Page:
anything smelly gets called camphorweed

Lick Creek Park and the Mystery Composite, Revisited

The human female has been kicking herself for dropping the ball on the mystery composite. So here we are all, back out at Lick Creek Park to see if we can locate the remains of the one she uprooted or, should the Norns send a miracle, another of its kind.

Botanical incompetence aside, it’s a lovely day, bright and somewhat cooler. The goldenrod is beginning to make a fine show.

I see you, Sigyn!

The camphorweed is just as enthusiastic and just as yellow.

The lobelia, in contrast, is a rather fetching shade of purplish blue.

What are you staring at so intently, my love? What is it that has you so enthralled?

Oh. The human female says the corollas are “fenestrate”. The petals are all fused together except for a slit or “window” along one side through which the stamens can be seen.

She remembered the word “fenestrate.” Maybe she’s not a total botanical failure.

Down here in the bottomlands, there is a lot of climbing hempvine. As in, A LOT, a lot.

There is also a truly staggering amount of sumpweed, ragweed, and cocklebur. All things sneezy and prickly.

Some of the southern wax myrtles are doing quite well. Sigyn loves its fragrant foliage

I really need to buy my sweetie some sunglasses.

In the really damp spots, there is knotweed and the repulsively stinky, pink-flowered camphorweed.

I know–I just said that yellow thing up there was camphorweed–and it is. This pink stuff:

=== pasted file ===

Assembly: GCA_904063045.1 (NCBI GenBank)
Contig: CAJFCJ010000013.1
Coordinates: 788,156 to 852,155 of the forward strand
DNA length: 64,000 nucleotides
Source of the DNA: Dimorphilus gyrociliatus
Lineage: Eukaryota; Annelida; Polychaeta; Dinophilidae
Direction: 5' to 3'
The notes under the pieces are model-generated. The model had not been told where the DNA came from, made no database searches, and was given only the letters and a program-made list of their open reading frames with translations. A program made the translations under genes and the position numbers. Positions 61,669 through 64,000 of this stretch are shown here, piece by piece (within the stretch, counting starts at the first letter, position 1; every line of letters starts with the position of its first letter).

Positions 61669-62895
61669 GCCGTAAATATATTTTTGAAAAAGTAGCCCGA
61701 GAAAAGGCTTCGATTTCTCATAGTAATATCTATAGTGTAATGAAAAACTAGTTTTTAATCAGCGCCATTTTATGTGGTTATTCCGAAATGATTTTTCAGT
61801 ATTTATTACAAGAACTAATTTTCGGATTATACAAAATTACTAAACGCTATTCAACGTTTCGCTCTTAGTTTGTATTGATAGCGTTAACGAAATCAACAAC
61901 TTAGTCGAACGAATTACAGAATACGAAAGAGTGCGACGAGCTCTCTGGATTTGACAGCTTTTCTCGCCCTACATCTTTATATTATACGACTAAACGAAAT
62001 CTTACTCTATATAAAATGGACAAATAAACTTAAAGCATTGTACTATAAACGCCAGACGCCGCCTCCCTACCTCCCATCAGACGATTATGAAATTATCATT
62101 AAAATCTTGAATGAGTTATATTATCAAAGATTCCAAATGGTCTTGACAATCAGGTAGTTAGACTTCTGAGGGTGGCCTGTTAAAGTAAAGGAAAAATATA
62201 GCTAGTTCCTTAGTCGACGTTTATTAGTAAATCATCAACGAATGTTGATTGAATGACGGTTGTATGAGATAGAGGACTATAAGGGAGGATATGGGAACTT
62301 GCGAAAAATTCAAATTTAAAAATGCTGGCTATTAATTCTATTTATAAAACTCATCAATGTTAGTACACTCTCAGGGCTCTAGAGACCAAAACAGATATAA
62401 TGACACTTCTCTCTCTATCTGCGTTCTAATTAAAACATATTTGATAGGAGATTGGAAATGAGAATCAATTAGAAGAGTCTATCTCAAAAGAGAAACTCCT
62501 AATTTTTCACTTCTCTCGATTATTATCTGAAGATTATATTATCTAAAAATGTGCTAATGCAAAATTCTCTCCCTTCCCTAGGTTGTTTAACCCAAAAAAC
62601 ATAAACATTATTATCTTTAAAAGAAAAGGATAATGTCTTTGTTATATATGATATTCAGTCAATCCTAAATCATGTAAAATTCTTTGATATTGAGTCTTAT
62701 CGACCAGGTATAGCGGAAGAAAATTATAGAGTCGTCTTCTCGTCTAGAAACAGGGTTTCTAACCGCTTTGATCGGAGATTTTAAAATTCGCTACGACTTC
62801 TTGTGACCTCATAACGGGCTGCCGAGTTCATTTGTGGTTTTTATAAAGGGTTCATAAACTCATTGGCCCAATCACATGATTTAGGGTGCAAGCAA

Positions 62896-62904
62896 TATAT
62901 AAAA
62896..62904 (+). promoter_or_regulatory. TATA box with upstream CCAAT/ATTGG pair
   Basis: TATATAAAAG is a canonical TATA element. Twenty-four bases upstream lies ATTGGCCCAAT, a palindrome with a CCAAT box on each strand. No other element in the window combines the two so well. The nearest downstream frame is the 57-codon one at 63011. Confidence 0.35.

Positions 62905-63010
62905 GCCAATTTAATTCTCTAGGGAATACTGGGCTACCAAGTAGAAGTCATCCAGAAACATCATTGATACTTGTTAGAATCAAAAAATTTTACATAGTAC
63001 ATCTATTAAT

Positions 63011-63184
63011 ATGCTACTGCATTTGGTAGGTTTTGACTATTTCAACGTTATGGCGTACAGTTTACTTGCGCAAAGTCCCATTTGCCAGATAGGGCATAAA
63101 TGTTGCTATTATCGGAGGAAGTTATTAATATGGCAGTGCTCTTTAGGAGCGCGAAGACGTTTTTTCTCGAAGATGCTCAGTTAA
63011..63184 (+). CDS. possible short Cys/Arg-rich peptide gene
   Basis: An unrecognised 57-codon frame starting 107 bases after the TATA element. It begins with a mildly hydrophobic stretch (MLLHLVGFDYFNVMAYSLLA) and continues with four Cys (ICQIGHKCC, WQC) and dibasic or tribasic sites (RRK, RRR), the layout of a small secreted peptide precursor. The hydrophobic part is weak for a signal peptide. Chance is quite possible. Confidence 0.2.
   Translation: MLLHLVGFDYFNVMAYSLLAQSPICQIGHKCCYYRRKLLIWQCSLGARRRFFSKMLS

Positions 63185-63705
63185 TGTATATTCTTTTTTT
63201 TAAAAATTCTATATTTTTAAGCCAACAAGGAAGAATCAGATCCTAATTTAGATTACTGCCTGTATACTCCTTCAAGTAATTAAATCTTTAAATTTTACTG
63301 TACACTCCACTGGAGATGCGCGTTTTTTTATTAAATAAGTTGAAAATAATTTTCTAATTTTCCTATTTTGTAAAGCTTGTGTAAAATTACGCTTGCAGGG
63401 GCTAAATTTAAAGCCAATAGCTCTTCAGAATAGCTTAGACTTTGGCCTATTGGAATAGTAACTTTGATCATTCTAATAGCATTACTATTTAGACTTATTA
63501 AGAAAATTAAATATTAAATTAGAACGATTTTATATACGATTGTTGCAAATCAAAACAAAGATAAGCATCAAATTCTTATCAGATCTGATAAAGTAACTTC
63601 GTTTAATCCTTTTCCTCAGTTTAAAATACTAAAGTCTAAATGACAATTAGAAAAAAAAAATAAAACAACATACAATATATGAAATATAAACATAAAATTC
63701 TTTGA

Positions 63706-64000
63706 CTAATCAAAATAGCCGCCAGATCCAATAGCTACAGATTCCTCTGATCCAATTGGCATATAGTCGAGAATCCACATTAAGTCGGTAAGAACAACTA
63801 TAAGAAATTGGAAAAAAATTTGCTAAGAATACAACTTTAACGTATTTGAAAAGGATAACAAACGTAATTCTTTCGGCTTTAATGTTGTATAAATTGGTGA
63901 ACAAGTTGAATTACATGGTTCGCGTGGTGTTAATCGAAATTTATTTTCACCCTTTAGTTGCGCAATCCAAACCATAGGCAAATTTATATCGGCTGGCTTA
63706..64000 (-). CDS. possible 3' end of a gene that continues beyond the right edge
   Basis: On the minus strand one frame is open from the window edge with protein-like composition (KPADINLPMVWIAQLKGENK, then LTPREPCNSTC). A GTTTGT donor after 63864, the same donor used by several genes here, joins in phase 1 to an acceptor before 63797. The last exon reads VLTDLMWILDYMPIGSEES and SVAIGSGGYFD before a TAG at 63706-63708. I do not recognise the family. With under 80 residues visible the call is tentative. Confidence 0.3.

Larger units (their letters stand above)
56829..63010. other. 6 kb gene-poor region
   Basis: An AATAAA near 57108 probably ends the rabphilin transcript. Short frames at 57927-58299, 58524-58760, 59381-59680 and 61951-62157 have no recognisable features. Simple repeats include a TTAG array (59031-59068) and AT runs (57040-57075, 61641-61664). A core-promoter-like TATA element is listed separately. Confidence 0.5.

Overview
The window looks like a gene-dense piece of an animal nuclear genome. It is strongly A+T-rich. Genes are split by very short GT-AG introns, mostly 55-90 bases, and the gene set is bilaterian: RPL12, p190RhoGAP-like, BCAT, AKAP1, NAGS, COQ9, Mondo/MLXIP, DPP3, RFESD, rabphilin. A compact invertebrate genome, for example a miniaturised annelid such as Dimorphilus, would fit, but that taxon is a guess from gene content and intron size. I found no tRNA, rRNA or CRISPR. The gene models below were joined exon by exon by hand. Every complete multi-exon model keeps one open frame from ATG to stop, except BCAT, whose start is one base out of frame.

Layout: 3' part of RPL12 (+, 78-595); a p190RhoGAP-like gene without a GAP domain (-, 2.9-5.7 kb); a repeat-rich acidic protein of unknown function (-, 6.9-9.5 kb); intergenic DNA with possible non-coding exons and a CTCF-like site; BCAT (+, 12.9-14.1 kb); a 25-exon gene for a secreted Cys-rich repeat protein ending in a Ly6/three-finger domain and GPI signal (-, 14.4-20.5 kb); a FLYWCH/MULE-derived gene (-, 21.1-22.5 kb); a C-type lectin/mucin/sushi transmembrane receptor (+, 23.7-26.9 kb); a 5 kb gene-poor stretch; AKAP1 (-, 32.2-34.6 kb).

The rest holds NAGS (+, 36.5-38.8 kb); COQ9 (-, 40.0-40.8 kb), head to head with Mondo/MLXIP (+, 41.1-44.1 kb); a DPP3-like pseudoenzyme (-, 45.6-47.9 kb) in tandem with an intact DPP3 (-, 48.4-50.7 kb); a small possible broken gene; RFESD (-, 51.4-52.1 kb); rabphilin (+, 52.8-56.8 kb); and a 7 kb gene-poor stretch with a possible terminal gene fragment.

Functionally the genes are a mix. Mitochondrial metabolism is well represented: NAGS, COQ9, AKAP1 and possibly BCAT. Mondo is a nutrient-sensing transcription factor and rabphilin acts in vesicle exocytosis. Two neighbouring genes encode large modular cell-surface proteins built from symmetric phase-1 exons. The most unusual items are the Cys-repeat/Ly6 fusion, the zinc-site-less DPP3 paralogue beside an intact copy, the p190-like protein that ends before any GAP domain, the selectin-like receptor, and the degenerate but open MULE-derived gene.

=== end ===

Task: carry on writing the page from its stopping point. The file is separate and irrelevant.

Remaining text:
is in a different genus, Pluchea. And it really does smell terrible! “Pluchea” is sort of the noise you make when you smell it. Probably meant to keep herbivores away. I know *I* wouldn’t munch on it!

Hold on! What is that?!

It’s the human female’s mystery composite! And look at how big this one is! The leaves at the top of the stem look completely different from the foliage she saw before. She has some good heads to look at, too.

And fruit! Lots of little, spikey fruit. She might actually be able to redeem herself with this!

She is reasonably certain that this is a Bidens. It all fits–compound leaves, likes wet spots, fruits each with two long awns, like antennae on a bug. It is might even be a native that just hasn’t been documented for the park before. Time to take a better-yet-not-destructive sample and go home and hit the books again.

(later)

That took forever, but the plant now has a name. It is, indeed, a Bidens. Hairy beggarticks. She thought that it would be fairly simple to figure out which one, since not all of them have rays, and of the ones that do, many have yellow rays rather than white. Of the ones with white flowers, not all have achenes with minutely barbed awns. It was keying out one way in her big, older book of Texas botany and a different way, Bidens pilosa, in the manuscript she just edited, and yet it looked just like the photos and specimens of Bidens alba she was seeing online. But the Flora of North America site doesn’t even have Bidens alba, though the USDA site does–though not for Texas. Eventually she actually read all of the material in the manuscript she edited and was reminded that newer treatments have placed plants formerly called Bidens alba into Bidens pilosa, which does grow in Texas. So, basically, she was trying to tell it from itself. It is known from East Texas and from West Texas but has not been recorded from this county before. Either no one has been poking about in the right places at the right time to find it here (less likely) or it has indeed been brought in with the construction (more likely.) The human female has never seen a live plant of it before, so I suppose she can be forgiven for not recognizing it immediately from written descriptions she worked on over a year ago.

But for the sloppy initial botany? She’s going to have to repent long and hard for that.

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